Compact Hot Flashes

No not a new medical condition.Well I spent the day at home yesterday working on a code project for a system release I'm about to do.

No not a new medical condition.

Well I spent the day at home yesterday working on a code project for a system release I'm about to do. It was a nice change of pace from having to ride home @ 5 or 6 or even 7PM in a hot car for at least the first 15 minutes or so. Hot meaning the freaking flesh frying 150 degrees the seats get up to in the wonderful 95 plus days we've been having for the last three weeks! Its so nice now that SUMMER is here for real, not!

I've done some experiments with CPU boards running in 120 degree heat. I have an oven at work that can be controlled plus/minus 1 degree F or about ½ degree C up to 150F. Turns out that not many CPU boards continue to run with crappy consumer grade Compact Flash drives as the hard drive media. There really is a reason to pay extra for good Industrial temp range Compact Flash drives. Obviously this is work related experimentation. (But cleverly, it applies to my home projects as well!)

I'm trying to see if there are some high-quality consumer Compact Flash drives that might be able to take Industrial temperature ranges especially on the top end. Of course there are other issues that are intruding into this test.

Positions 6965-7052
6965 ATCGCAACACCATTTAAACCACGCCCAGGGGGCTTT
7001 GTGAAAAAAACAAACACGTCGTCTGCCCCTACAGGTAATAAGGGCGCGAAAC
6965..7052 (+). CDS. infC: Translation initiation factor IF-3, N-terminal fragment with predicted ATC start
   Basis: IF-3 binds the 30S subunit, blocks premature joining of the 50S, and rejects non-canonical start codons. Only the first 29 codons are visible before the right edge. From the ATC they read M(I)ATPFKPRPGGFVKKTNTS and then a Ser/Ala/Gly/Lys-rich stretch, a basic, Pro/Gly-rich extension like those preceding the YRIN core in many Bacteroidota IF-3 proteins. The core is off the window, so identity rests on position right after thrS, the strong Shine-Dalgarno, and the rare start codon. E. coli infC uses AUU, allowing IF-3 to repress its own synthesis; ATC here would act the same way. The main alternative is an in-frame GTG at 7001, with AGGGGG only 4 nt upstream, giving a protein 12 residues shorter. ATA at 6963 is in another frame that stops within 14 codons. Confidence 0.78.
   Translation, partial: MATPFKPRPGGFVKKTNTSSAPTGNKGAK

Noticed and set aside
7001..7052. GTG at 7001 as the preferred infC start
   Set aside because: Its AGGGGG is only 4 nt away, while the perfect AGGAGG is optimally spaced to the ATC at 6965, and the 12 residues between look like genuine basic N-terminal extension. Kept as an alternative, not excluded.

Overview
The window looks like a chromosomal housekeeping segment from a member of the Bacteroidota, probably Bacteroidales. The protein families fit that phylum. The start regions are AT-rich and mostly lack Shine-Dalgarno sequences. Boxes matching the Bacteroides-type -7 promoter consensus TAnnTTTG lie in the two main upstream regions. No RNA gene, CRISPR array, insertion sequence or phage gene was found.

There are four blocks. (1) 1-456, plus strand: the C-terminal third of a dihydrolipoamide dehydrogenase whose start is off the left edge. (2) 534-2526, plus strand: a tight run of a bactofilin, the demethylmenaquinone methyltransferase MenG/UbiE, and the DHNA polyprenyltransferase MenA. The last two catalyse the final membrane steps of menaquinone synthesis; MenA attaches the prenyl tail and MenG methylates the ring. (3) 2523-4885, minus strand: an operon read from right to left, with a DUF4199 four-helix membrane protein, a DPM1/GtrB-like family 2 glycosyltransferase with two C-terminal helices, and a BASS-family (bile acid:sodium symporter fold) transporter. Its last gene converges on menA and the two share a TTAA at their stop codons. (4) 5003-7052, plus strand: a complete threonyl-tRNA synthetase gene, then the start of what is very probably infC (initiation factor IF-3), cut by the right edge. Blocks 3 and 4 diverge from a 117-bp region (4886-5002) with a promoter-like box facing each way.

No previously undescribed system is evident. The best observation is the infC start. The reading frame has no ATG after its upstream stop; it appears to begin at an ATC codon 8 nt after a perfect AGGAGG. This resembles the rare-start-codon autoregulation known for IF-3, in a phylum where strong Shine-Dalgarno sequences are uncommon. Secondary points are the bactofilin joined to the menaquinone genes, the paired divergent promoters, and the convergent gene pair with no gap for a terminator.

Determining whether or not the NAND or NOR memory cells are single level (SLC) or multi-level cells (MLC). As much as I'd like to have the expanded size of the MLC based CF drives, the scary part is the ECC algorithms used in the MLC drives might trash executable files with certain bit errors but not bother JPGs or PNGs files at all. Meaning they really are good media for media. Eh hemmm.

Most of the Compact Flashes out there play lip service to the specifications setup by SanDisk, the company that invented the form-factor and the interface specifications. With a good socket and short leads to the IDE interface, some of them seem to run fine at ATA33 speed, very few to be sure. Most seem to just barely make ATA speed or ISA bus speed for the real slow ones.

Another stinky trick I've seen is that the CF parts will work at 5 Volts to full speed but not at 3.3V. Really tacky. They are supposed to work at both voltages interchangeably.

At home the CF will be the drive for my solar energy data collection/management system.

The problem with calling up my favorite Industrial parts vendor is that the CF drives I know will work cost $90 to $150 depending on the size of the drive. I'm angling for at least 2GB so I can put a full desktop on it to start with. Eventually it will have an honest command line Linux server install.

I found some old low-power 500 MHz P3 CPUs chips that I would like to try in the board. The current CPU runs at 1GHz and runs at about 25 watts. The low power ones are supposed to be good for 12 watts and max out at 500 MHz, so we'll see.

So I was wondering if I could leave the salvaged SBC I've talked about before outside in the hot weather. Part of the process was trying to install a Linux distro on a Compact Flash and letting it cook in the lovely spring weather we've been having lately. Obviously I wasn't fast enough and the weather has gone way past “lovely”. Well I get to do the worst case test first. I was thinking about running it off a battery and a solar panel in the eventual installation. For the test, I'll run it off an AC/DC power supply and hope BOTH of them survive the heat.